How to Gain from the Economy's Pain

By Chatzky, Jean | Newsweek, August 29, 2011 | Go to article overview

How to Gain from the Economy's Pain


Chatzky, Jean, Newsweek


Byline: Jean Chatzky

Want to make like Warren Buffett and turn the market's risks into your reward? Five investment strategies to embrace now.

Warren Buffett has said that a simple rule dictates his investment strategy: be fearful when others are greedy, and be greedy when others are fearful. Well, he must have cleaned up the past couple of weeks as panicky investors caused the markets to tank and rally and tank and rally again. The VIX, the volatility index--also known as the "fear gauge"--climbed 40 percent in a single trading session.

Enough with all the scrimping and saving, the austerity plans, and the slowly disappearing retirement accounts. Here's how regular people can make like Buffett and win big in these roller-coaster times.

"Everything dropped ridiculously low as a knee-jerk response" when the S&P downgraded U.S. debt in early August, says financial adviser Ric Edelman, author of The Truth About Money. "I think everything is unfairly valued."

He's not alone. Plenty of the best financial advisers, money managers, hedge funders, and economists will tell you there's opportunity hidden in the pain of economic downturns.

This is not about taking more risk than is appropriate for you. Instead, it's a chance to do two things: First, fix your mix--in other words, rebalance your portfolio. And second, remove cash you have from the sidelines and put it to work in sync with that asset allocation.

Both those things will give you the opportunity to capture some significant bargains.

There's just one caveat: we are talking about investing for the long term here. Money that you need in the next three to five years doesn't belong in the stock market now--or ever. With that out of the way, here's where the experts say to put your money to work.

The S&P 500.

"When the S&P 500 experiences a day where all 500 stocks decline, it's a pretty clear indication that the market is oversold," says Edelman. "So buy the S&P 500." That's the appropriate advice for investors who have made the decision to hold broad, diversified--and, by the way, low-cost--index funds and exchange-traded funds rather than sectors or individual stocks. …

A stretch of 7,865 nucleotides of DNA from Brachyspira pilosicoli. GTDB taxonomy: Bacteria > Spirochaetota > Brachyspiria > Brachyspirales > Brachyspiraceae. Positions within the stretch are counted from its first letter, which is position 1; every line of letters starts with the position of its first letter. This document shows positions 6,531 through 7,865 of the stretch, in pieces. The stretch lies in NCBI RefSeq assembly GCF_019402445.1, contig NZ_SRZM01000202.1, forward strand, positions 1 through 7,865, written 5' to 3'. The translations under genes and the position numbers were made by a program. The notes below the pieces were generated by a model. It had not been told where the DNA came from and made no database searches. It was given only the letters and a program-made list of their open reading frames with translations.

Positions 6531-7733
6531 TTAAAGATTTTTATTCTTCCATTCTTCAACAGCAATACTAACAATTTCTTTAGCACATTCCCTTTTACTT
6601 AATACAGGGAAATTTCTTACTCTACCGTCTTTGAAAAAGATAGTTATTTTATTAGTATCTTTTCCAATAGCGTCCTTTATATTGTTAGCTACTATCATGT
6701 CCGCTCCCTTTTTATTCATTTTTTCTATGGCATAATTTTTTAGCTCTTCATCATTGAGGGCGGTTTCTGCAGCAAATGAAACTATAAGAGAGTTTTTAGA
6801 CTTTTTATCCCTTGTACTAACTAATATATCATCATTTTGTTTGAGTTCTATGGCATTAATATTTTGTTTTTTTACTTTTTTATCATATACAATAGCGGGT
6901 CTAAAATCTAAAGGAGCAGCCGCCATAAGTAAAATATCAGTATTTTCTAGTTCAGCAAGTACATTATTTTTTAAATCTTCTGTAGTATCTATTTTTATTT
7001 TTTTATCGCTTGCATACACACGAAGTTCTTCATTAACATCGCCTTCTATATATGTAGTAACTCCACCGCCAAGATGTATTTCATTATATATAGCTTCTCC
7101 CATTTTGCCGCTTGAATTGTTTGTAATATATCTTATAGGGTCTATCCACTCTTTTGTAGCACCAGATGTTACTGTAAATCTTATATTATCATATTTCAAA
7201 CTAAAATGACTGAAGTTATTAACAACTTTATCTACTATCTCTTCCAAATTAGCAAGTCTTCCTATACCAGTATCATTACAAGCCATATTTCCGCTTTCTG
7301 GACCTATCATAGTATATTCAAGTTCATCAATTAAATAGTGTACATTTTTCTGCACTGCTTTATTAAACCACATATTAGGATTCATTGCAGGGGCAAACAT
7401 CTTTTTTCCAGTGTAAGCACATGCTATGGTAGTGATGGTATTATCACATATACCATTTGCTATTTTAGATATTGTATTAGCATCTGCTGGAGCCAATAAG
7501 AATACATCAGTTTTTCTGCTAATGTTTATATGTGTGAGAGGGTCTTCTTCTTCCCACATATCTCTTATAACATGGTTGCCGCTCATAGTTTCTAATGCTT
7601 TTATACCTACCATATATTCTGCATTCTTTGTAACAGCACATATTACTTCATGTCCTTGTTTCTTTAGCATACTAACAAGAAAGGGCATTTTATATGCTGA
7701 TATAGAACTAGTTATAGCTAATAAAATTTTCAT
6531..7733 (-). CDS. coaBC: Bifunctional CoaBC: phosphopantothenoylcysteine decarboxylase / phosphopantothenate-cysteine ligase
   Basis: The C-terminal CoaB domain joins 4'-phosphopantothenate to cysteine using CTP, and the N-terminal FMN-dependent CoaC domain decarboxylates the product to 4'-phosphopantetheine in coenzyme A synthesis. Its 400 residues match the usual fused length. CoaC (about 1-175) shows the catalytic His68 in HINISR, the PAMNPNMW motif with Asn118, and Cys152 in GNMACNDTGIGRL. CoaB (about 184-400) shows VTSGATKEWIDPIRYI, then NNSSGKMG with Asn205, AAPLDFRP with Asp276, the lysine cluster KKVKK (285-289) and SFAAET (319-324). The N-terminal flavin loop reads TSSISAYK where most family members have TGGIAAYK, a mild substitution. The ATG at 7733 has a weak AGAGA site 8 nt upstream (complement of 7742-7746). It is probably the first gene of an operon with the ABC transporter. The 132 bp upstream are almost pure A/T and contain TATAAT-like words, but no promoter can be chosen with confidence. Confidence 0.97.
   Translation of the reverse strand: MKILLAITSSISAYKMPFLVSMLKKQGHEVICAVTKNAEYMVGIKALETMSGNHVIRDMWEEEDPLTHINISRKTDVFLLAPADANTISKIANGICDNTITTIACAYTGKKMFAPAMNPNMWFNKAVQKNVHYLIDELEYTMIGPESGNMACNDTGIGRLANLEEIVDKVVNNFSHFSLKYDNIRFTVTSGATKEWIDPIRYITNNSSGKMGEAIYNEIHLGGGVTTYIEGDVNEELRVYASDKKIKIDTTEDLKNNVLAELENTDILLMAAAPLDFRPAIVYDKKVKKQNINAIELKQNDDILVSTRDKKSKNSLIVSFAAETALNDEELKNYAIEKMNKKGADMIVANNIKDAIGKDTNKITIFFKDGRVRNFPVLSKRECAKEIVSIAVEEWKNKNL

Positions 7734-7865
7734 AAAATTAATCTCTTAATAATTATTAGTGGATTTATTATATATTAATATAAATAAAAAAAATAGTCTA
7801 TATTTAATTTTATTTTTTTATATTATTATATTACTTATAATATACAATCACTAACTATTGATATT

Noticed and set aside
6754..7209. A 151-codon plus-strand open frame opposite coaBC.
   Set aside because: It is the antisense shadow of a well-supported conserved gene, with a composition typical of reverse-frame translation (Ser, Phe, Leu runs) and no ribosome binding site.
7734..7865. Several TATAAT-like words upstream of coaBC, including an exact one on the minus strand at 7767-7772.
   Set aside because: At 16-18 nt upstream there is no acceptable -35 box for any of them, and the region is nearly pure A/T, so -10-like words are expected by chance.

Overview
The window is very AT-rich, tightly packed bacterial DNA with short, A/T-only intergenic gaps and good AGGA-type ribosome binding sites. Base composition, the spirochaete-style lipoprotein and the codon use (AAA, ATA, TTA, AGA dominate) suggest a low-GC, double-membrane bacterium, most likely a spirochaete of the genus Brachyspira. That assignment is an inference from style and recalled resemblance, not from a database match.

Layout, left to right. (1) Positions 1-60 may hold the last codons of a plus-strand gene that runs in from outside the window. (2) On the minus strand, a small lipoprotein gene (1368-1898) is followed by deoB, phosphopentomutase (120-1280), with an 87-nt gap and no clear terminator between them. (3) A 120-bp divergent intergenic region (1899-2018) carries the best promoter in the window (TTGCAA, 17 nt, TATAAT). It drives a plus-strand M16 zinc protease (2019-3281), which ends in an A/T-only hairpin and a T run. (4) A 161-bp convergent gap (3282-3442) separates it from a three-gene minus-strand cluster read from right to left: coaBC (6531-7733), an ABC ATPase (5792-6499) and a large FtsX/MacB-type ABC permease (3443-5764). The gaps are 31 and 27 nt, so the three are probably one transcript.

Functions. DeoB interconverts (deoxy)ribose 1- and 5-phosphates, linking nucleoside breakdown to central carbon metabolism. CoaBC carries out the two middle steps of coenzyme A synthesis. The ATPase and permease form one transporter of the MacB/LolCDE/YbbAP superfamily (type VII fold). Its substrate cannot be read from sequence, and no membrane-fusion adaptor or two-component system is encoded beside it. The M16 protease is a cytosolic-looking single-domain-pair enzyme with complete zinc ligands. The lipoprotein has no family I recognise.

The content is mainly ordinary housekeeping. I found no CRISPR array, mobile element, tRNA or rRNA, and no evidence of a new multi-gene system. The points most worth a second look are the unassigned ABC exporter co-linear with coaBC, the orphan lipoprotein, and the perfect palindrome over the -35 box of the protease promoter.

The rest of this article is only available to active members of Questia

Already a member? Log in now.

Notes for this article

Add a new note
If you are trying to select text to create highlights or citations, remember that you must now click or tap on the first word, and then click or tap on the last word.
One moment ...
Default project is now your active project.
Project items

Items saved from this article

This article has been saved
Highlights (0)
Some of your highlights are legacy items.

Highlights saved before July 30, 2012 will not be displayed on their respective source pages.

You can easily re-create the highlights by opening the book page or article, selecting the text, and clicking “Highlight.”

Citations (0)
Some of your citations are legacy items.

Any citation created before July 30, 2012 will labeled as a “Cited page.” New citations will be saved as cited passages, pages or articles.

We also added the ability to view new citations from your projects or the book or article where you created them.

Notes (0)
Bookmarks (0)

You have no saved items from this article

Project items include:
  • Saved book/article
  • Highlights
  • Quotes/citations
  • Notes
  • Bookmarks
Notes
Cite this article

Cited article

Style
Citations are available only to our active members.
Buy instant access to cite pages or passages in MLA, APA and Chicago citation styles.

(Einhorn, 1992, p. 25)

(Einhorn 25)

1. Lois J. Einhorn, Abraham Lincoln, the Orator: Penetrating the Lincoln Legend (Westport, CT: Greenwood Press, 1992), 25, http://www.questia.com/read/27419298.

Cited article

How to Gain from the Economy's Pain
Settings

Settings

Typeface
Text size Smaller Larger Reset View mode
Search within

Search within this article

Look up

Look up a word

  • Dictionary
  • Thesaurus
Please submit a word or phrase above.
Print this page

Print this page

Why can't I print more than one page at a time?

Help
Full screen

matching results for page

    Questia reader help

    How to highlight and cite specific passages

    1. Click or tap the first word you want to select.
    2. Click or tap the last word you want to select, and you’ll see everything in between get selected.
    3. You’ll then get a menu of options like creating a highlight or a citation from that passage of text.

    OK, got it!

    Cited passage

    Style
    Citations are available only to our active members.
    Buy instant access to cite pages or passages in MLA, APA and Chicago citation styles.

    "Portraying himself as an honest, ordinary person helped Lincoln identify with his audiences." (Einhorn, 1992, p. 25).

    "Portraying himself as an honest, ordinary person helped Lincoln identify with his audiences." (Einhorn 25)

    "Portraying himself as an honest, ordinary person helped Lincoln identify with his audiences."1

    1. Lois J. Einhorn, Abraham Lincoln, the Orator: Penetrating the Lincoln Legend (Westport, CT: Greenwood Press, 1992), 25, http://www.questia.com/read/27419298.

    Cited passage

    Thanks for trying Questia!

    Please continue trying out our research tools, but please note, full functionality is available only to our active members.

    Your work will be lost once you leave this Web page.

    Buy instant access to save your work.

    Already a member? Log in now.

    Oops!

    An unknown error has occurred. Please click the button below to reload the page. If the problem persists, please try again in a little while.